Ray Bradbury’s Fahrenheit 451 tells of a dystopian society and of the journey of one man to understand the world in which he lives. The tale begins with Guy Montag as a willing participant in the government’s oppressive attempt to surveil its citizens and to control their thoughts and ideas. The story tells of many challenges and ends with Montag in a better society. This essay will explore how Fahrenheit 451 follows the three stages of the monomyth pattern of departure (or separation) from the mundane world, initiation (or challenge), and return (or restoration) to the ordinary world.
Montag follows a family tradition by becoming a fireman just as his father and grandfather were before him. His job is to burn books as well as the homes in which they are found. He sees nothing wrong with his profession until he meets a young woman named Clarisse. She asks lots of intriguing questions, such as why he became a fireman, if he ever reads the books, and if he is happy. Clarisse’s questions are Montag’s call to adventure, although he takes a while to accept it. He examines his life and realizes that he is not happy. This is his mental state when the firemen find books in a woman’s attic and start throwing them down the steps. The books fall all around Montag, and one “fell into his arms” (Bradbury, 34). Montag’s trembling hand seems to work without any directions from his brain as it “plunged the book back under his arm, pressed it tight to sweating armpit” (Bradbury, 35). Even though Montag has stolen other books, this act takes him across the threshold into the unknown world.
Beatty, the fire captain, takes notice of the change in Montag and unexpectedly visits him at home. Beatty shares the history of the firemen in an effort to bring Montag back in line, but his warning goes unheeded. Montag continues his quest to learn “if what the Captain says is true” and “why we’re in such a mess” (Bradbury, 63). Montag visits Professor Faber in an effort to find some answers, but the professor first wants to know what brought Montag to this point. Montag explains that people around him are dying, he is searching for happiness, and he thinks that he might find contentment in books. Faber becomes his mentor and explains, “It’s not books you need, it’s some of the things that once were in books” (Bradbury, 78). Since books are only paper with printed words, the information contained in books is what gives quality to life. Faber’s counsel is helpful, but Montag’s mission has reached crisis level. He is unaware that his wife has reported him to the firemen until the fire truck stops in front of his own home and his wife hurries out the door with a suitcase. He is forced to burn his own home, but then he turns the fire nozzle on Captain Beatty. Realizing that he is now in danger, Montag borrows some old clothes from Faber and flees for his life. He jumps into the nearby river just in time to escape the mechanical hound that is hot on his trail, and he begins his return to the ordinary world.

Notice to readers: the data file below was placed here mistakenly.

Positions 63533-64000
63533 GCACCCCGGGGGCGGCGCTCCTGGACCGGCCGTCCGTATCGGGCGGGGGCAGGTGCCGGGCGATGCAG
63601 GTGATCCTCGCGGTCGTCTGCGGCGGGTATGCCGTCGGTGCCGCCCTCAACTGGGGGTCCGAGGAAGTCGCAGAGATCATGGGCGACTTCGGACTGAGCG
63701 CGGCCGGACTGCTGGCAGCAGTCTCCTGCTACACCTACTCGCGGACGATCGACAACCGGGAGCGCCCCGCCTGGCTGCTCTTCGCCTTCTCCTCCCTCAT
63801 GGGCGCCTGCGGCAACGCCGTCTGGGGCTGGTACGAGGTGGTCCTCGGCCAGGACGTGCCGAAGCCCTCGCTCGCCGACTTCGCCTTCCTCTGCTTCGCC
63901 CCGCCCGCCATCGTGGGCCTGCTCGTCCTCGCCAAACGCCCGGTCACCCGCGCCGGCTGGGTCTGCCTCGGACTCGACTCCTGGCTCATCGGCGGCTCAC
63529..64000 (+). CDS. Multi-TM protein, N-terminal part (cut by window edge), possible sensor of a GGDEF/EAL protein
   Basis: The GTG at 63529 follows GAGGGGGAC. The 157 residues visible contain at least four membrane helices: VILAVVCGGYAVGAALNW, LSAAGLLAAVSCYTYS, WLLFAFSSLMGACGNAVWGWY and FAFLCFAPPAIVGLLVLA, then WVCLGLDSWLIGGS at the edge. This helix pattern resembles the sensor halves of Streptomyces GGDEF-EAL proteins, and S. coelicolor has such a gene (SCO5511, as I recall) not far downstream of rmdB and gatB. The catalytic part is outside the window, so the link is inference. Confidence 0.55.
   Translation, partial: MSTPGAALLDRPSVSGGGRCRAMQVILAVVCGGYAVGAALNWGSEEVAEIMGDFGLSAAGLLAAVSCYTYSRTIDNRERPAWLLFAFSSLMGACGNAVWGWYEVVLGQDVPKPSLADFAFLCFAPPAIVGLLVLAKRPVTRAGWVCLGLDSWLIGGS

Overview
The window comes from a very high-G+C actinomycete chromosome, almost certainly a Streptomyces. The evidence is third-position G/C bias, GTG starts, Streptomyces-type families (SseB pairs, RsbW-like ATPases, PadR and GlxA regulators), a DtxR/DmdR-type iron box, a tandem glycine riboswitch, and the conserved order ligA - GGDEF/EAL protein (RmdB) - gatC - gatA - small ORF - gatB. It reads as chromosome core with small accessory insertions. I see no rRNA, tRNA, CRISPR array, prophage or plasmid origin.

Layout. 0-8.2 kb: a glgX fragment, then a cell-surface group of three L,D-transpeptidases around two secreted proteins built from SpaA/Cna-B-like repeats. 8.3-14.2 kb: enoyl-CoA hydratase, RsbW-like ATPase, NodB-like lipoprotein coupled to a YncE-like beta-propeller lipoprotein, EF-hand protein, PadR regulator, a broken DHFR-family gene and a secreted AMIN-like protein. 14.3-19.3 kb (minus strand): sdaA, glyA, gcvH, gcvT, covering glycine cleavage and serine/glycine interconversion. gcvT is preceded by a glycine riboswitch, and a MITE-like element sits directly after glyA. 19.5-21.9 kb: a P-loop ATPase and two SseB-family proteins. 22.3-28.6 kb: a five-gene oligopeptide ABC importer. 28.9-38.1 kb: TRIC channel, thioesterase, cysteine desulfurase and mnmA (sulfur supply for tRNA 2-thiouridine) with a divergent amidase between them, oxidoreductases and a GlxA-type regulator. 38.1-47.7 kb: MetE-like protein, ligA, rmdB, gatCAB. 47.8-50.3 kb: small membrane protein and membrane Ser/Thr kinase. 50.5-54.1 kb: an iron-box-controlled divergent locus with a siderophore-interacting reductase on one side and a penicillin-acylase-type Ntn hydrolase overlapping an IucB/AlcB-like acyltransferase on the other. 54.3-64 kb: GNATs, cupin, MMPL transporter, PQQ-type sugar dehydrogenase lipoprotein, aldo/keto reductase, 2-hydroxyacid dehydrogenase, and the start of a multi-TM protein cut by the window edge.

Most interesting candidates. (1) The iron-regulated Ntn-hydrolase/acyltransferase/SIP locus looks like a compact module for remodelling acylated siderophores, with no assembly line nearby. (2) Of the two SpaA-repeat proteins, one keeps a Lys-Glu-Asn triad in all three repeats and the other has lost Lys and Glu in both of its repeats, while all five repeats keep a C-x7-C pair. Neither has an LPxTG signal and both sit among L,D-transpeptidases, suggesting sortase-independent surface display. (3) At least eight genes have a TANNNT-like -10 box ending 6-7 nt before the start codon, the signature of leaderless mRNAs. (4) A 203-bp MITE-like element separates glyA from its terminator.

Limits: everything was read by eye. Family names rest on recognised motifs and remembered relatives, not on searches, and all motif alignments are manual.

Montag floats down the river until he is far from the city. As he drifts he realizes that he is “moving from an unreality that was frightening into a reality that was unreal because it was new” (Bradbury, 133). Montag has escaped from the unknown world, and he is returning to the everyday world. His restoration is complete when he meets a group of exiled intellectuals who welcome him into their midst. He learns that they are confident in their ability to create a better society because they have memorized numerous books.
This essay shows that Fahrenheit 451 follows the classic monomyth pattern. Montag leaves his mundane world when he realizes that books have value. He faces many challenges as he moves through his surreal world, but he is restored to the ordinary world when he joins the group of heroic intellectuals. Montag’s story is a typical hero’s journey to save his world.